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Immigrant Workers, Sexual Assault, and Law Enforcement

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If you want to start your Sunday morning with a truly horrific story, here’s one on how a Florida tomato packing employer used his workers as a harem of women to rape on the job, how the police ignored the women’s complaints, and how it took a lawyer filing an EEOC complaint and using newspapers to get the story out to get any justice at all, justice that ultimately will be denied because there’s no way to collect the money from the now defunct employer. Meanwhile, the rapists walk free.

Aguilar didn’t realize it at the time, but she was far from the only worker victimized by the Moreno brothers and their foreman, a Mexican-born man named Javier Garcia. In fact, just a few days before she was fired, three other women from the plant had driven to LaBelle, the capital of Hendry County, and told deputies the trio had been systematically raping and harassing women.

That criminal case went nowhere. Neither Omar nor Oscar was ever interviewed by police about the allegations, and in May 2012, Hendry County Assistant State Attorney Jill Cabai recommended dropping the case because she “did not feel as though there was enough information present to support charges,” according to a police report.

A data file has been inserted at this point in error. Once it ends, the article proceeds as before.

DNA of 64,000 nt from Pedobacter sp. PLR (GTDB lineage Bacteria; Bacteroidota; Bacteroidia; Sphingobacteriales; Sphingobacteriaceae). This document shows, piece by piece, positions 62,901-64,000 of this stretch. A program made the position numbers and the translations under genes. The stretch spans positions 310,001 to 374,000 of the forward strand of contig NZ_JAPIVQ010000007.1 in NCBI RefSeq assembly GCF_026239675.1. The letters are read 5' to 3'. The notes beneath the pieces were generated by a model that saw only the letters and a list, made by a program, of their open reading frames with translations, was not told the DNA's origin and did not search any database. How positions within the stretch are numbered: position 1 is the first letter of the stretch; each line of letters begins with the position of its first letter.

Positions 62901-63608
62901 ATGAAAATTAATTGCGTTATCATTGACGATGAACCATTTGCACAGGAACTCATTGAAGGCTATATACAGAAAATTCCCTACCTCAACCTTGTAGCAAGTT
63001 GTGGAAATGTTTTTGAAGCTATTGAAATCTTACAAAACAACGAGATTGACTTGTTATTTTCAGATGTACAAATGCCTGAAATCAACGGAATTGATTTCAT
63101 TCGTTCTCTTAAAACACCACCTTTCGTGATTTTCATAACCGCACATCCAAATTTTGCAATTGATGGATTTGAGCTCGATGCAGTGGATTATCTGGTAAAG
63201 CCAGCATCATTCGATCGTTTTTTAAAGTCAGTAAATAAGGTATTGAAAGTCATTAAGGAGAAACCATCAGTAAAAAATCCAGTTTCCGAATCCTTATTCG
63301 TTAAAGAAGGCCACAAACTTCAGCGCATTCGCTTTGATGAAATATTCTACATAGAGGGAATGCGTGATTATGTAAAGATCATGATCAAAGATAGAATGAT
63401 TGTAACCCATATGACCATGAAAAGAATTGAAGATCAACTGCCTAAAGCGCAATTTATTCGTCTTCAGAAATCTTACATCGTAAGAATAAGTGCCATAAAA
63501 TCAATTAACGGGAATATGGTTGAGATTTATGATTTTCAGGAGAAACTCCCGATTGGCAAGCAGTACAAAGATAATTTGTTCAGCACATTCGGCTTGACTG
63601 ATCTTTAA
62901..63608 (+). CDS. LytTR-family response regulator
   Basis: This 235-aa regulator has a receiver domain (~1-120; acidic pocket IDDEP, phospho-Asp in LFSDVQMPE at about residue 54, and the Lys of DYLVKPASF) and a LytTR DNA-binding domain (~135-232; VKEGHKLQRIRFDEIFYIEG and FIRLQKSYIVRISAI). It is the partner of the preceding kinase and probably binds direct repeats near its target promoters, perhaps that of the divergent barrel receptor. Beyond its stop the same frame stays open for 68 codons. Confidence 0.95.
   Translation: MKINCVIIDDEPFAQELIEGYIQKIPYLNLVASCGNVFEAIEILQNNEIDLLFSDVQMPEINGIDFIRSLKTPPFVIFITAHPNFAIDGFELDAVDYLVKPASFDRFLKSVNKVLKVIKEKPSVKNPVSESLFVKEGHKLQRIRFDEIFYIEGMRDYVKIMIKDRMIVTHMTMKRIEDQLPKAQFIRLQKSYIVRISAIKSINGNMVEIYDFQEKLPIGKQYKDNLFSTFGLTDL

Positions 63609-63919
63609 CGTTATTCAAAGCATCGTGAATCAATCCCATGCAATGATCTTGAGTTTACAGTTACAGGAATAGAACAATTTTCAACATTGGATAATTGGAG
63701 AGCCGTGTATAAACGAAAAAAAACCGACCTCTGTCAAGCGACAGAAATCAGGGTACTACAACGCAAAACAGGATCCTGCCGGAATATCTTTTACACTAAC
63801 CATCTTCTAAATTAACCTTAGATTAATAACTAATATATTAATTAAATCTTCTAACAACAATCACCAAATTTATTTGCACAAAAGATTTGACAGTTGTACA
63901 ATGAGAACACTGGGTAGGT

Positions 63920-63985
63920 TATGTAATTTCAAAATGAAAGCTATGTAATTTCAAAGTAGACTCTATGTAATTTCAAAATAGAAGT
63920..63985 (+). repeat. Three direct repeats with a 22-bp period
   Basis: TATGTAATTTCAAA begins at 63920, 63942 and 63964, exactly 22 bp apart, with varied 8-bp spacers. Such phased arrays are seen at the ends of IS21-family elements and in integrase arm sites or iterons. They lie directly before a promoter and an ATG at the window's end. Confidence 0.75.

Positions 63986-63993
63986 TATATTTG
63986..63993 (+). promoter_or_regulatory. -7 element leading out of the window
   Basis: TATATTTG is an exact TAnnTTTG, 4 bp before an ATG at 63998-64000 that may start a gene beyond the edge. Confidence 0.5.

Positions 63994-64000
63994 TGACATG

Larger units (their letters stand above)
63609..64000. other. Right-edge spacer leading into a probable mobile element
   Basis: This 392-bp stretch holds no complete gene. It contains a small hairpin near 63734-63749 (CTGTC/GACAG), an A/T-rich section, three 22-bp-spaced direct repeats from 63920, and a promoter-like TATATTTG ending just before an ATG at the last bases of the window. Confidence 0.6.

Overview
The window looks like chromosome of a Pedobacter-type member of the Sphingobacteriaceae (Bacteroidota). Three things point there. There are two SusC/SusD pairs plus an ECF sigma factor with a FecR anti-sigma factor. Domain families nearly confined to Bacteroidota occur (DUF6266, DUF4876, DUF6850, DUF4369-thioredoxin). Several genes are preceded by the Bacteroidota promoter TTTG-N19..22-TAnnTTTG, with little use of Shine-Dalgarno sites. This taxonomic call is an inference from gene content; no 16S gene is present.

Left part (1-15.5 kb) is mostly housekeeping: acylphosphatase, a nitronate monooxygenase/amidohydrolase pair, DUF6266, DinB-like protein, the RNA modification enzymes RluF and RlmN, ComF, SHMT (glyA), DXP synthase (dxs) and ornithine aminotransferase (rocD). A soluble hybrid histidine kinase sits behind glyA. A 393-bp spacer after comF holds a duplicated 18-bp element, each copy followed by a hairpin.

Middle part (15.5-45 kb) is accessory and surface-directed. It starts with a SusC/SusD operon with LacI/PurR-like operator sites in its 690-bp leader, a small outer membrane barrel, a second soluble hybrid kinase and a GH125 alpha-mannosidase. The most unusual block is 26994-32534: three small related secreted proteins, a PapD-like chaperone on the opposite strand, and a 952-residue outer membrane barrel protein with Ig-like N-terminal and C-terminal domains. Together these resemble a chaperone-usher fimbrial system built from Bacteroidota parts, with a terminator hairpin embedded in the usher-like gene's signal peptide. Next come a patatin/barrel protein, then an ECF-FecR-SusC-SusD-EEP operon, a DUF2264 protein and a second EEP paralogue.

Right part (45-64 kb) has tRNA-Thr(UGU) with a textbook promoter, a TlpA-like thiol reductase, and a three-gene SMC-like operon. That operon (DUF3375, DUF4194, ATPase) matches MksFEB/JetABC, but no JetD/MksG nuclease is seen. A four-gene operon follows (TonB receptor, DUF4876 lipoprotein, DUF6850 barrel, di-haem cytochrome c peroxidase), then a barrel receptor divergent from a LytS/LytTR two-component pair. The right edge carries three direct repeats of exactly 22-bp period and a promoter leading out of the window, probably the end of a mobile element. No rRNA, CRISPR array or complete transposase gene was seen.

But that wasn’t the end. With the help of Victoria Mesa, a South Florida attorney, the women filed a civil complaint with the EEOC and then reached out to Aguilar, who agreed to help. In all, three former workers, including Aguilar, would testify that either one of the Moreno brothers or Garcia had raped them on the job; two others testified the men had attempted rape.

It then took nearly two years before the feds filed a civil complaint against Moreno Farms. By then, the plant had already shuttered. The Moreno brothers and Garcia were nowhere to be found.

Other than the awful details, there are larger policy issues here. First is how the police not only ignore women’s complaints over sexual assault generally, but especially when they come from undocumented immigrants. The second is just how vulnerable undocumented immigrants are on the job generally, with few if any tools to fight against that exploitation because they fear deportation. Unless the police actually do something when rape or other illegal forms of exploitation take place, there’s almost nothing that can be done about them and even in a case like this where a jury does rule for the victims, the ability to close businesses to avoid payment makes enforcement a real problem.

Terrible stuff.

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